Regulation 13 of the WTR was consequently re-interpreted by inserting an exception that the carry-over of annual leave would be permitted where a worker was ‘unable or unwilling to take some or all of the leave to which the worker was entitled…because of the employer’s refusal to remunerate the worker in respect of such leave’. This carry over of leave may be taken in subsequent leave years and continues to accumulate until termination. If that leave remains untaken at termination, then the worker is entitled to be paid in lieu of this.
The Court of Appeal also considered whether Mr Smith would be prevented from making a claim for unpaid leave by the decision in Bear Scotland. Whilst the Court of Appeal’s consideration of this issue was only obiter (non-binding) it indicated that it found the decision made in the case of Chief Constable of the Police Service of Northern Ireland and another v Agnew and Others more persuasive in that a series of deductions should be determined on the link between the deductions. This is contrary to the principles in Bear Scotland which made it clear that deductions that are more than three months apart cannot be said to form a series of deductions for the purposes of a claim for unlawful deduction from wages.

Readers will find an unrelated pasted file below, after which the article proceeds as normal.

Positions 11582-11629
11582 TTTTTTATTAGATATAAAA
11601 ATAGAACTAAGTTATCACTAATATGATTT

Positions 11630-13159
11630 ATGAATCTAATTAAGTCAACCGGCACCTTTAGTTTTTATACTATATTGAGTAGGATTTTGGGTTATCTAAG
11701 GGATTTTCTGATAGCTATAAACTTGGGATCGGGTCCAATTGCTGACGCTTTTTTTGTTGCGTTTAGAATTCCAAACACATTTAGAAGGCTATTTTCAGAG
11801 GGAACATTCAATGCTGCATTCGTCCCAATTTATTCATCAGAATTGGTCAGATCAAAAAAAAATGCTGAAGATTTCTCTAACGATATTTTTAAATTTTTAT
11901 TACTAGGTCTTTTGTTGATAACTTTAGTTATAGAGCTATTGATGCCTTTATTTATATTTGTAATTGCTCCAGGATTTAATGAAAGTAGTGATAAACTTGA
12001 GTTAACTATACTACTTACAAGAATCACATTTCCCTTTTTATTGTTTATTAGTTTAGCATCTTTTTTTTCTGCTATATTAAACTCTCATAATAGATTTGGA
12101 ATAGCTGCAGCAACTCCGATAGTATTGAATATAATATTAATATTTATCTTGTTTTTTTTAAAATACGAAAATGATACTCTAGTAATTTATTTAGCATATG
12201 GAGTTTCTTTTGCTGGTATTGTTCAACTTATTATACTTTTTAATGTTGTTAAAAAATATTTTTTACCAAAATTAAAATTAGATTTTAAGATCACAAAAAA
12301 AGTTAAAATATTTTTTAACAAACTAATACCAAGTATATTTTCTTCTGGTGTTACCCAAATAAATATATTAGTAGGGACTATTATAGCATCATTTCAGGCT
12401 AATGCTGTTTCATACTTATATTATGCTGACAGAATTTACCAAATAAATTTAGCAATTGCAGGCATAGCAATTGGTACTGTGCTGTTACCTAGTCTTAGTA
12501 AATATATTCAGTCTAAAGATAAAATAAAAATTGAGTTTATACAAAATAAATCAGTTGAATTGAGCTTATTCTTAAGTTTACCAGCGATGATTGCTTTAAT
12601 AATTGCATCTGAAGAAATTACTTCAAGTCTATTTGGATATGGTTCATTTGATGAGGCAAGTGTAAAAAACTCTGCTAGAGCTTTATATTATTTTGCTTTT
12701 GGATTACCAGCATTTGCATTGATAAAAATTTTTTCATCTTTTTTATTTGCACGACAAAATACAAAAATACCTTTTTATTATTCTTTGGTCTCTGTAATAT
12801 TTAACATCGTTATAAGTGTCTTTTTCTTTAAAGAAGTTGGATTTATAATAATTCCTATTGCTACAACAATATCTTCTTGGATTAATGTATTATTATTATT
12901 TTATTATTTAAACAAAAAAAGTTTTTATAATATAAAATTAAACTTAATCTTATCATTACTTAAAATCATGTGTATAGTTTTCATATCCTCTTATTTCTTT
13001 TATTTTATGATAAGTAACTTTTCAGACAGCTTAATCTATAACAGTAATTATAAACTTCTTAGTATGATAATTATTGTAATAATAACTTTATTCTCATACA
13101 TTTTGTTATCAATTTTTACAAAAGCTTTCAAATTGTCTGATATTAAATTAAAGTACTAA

Implications for schools
The principles surrounding worker status is of particular relevance to schools in circumstances where individuals are purportedly engaged on a self-employment basis (such as may be the case with, for example, peripatetic music teachers and sports coaches).
While schools will already be aware of the importance of establishing whether or not individuals are workers (and that any contractual documentation with staff accurately reflects the reality of the working relationship), in the light of the Court of Appeal decision in this case, schools should continue to review such relationships to establish whether any historic liabilities in relation to holiday pay are likely to arise.
Following the decision in this case, it is clear that even where a worker has taken leave (albeit unpaid) this does not preclude them from bringing a claim for payment on termination. Significantly, it is now clear that claims for pay in respect of leave, both taken and untaken, will accrue throughout a worker’s engagement (i.e., it will continue to roll over each year) until termination.
Schools can mitigate the risks of a successful claim for unpaid leave by encouraging workers to take their leave annually and ensuring that the leave is paid.
In the context of a merger or acquisition, schools should also carefully consider this issue during the due diligence process.
Schools should also be mindful, particularly while we await the outcome of the Supreme Court’s decision in Brazel v Harpur Trust in relation to the calculation of holiday pay, that if they are found not to be calculating holiday pay correctly, there is a risk that increased liabilities may follow given the Court of Appeal’s preference for the outcome in Agnew (and thus the link between the deductions is likely to be considered). Those liabilities for any underpayment will of course be limited by the current two-year backstop for underpayment of holiday pay.